In news that we’re solidly conflicted about, Lifetime will premiere Starving Secrets, a reality show about eating disorders hosted by Growing Pains sitcom star and recovered anorexic Tracey Gold, on December 2.
While we’re always happy to have attention drawn to an illness that affects millions of men and women around the world, we can’t help but wonder where Starving Secrets will fall on the Teen Mom / Intervention / Hoarders spectrum. The idea of a show that might sensationalize eating disorders is undoubtedly controversial. Gold, for her part, is confident that the show will have a positive impact.
Gold assures that the show is handled tastefully, and the women featured are not exploited. “It’s not an easy show to watch, but it’s riveting and it really lets you know what it’s like,” she says, in her first interview about the project. “When we first started, every story tore me apart. I had such a close relationship to the subjects. As we got further along, I was able to get some distance.”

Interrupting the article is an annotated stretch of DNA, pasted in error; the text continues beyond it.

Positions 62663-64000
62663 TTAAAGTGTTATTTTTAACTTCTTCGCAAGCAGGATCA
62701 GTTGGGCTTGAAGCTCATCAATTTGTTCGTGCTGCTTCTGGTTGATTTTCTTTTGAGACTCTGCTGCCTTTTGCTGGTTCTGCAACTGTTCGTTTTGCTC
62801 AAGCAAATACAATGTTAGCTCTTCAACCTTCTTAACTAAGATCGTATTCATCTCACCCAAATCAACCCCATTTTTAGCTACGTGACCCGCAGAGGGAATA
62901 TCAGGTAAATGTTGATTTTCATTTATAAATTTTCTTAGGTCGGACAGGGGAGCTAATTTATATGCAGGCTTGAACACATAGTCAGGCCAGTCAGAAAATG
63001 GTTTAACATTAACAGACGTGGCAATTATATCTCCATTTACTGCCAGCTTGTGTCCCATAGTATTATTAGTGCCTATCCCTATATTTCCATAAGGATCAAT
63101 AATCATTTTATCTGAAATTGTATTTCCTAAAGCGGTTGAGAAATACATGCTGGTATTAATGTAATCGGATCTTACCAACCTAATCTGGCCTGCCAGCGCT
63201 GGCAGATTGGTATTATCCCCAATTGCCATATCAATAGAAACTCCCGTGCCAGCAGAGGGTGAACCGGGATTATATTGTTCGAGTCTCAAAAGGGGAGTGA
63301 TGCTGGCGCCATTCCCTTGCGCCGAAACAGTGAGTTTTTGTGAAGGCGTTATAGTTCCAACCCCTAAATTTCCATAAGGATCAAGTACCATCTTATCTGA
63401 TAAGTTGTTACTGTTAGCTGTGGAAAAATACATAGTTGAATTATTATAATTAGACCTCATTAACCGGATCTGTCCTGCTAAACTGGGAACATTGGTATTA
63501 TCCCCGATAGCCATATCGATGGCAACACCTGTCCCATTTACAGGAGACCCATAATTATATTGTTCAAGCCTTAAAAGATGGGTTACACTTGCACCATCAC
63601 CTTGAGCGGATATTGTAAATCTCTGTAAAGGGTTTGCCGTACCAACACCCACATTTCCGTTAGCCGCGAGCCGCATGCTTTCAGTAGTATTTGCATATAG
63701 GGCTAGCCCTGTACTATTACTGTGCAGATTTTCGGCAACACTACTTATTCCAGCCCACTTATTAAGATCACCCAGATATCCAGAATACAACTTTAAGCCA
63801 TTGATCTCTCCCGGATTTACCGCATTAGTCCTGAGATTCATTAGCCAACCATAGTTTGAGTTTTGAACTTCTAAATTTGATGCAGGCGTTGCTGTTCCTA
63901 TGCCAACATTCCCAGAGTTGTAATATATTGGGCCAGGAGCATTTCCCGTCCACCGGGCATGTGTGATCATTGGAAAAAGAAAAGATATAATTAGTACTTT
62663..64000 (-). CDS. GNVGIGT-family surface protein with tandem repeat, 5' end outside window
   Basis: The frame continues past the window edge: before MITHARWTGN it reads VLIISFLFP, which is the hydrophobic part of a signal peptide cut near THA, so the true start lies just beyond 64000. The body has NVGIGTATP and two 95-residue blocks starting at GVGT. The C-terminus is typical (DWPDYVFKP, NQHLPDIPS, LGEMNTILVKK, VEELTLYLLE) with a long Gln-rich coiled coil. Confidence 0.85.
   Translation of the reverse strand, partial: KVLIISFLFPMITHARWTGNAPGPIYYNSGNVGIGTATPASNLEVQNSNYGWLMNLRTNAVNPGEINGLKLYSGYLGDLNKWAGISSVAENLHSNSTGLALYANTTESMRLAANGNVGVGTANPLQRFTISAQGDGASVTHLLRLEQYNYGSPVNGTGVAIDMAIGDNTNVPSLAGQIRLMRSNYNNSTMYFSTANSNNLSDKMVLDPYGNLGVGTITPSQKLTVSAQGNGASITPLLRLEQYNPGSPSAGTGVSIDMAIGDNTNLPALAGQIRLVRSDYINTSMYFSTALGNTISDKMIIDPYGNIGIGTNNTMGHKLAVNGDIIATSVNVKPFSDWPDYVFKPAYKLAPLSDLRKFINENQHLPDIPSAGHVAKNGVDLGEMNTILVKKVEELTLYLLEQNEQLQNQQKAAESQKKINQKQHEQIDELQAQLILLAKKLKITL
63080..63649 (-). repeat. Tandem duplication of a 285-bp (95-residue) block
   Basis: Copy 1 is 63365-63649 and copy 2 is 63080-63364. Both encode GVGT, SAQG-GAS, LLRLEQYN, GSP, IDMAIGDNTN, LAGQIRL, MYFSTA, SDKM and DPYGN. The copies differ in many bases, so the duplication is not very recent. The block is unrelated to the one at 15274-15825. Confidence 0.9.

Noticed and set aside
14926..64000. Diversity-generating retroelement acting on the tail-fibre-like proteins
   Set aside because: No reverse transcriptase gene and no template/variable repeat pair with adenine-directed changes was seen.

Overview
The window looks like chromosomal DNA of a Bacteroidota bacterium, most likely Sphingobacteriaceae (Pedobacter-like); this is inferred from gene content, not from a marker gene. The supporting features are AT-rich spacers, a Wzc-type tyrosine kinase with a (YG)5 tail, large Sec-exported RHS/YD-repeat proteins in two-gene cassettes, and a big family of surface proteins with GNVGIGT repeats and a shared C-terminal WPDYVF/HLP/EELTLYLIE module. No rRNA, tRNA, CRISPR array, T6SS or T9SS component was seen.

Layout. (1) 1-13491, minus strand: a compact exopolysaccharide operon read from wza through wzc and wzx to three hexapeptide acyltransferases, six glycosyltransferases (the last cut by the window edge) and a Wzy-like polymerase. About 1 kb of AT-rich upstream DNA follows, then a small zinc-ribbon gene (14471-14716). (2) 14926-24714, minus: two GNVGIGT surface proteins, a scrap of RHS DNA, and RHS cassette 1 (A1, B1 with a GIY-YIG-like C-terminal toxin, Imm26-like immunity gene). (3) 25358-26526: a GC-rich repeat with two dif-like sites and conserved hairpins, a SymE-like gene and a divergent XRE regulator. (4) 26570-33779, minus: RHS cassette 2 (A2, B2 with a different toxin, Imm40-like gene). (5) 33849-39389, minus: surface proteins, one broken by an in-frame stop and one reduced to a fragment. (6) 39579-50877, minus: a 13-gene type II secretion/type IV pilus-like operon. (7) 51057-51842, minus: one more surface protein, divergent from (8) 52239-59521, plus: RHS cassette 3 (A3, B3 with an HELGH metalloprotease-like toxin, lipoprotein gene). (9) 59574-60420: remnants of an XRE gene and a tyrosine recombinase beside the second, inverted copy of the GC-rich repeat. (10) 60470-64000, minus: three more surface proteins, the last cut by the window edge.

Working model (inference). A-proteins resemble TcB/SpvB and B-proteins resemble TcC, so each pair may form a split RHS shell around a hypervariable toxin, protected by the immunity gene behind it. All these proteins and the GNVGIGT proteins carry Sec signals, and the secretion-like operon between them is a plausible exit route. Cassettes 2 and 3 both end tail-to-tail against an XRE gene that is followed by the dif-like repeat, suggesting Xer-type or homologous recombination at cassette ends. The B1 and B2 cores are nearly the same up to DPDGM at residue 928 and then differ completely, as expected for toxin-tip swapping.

Gold, in addition to her Growing Pains fame, is also known as the first actress to ever admit to suffering from an eating disorder. She spoke to The Daily Beast about the impetus behind her disease.
She recalls sitting at script readings, pleading with the writers to cut the nastier lines (they countered with, “But it’s funny!”) “I think the fat jokes did a disservice to young girls in America, because I was never fat,” Gold says. “It was really hurting my feelings. It wasn’t about Carol Seaver. If you’re making fun of Carol Seaver’s body, you’re making fun of Tracey’s body. It was a personal kind of thing at a vulnerable age. I didn’t know how to really process that.”
It’s an eerily prescient message and one that rings true even in 2011, which is why we hope the show manages to be informational and not voyeuristic. There’s also a question of the patients it features. Gold told The Daily Beast that going public with her disease forced her to get help. “It actually helped me get healthier,” she says. “It gave me some strength to know other people relied on what I was saying.”
Rivka, a 28 year old anorexic featured on the show, has high hopes but some reservations about revealing too much. “I don’t want to be associated with an eating disorder. It’s not something that I feel very proud about.”
Hopefully the show helps Rivka, and millions of other sufferers who might be watching, get to a place they do feel proud about. But the question remains: is reality television really the best way to go about it?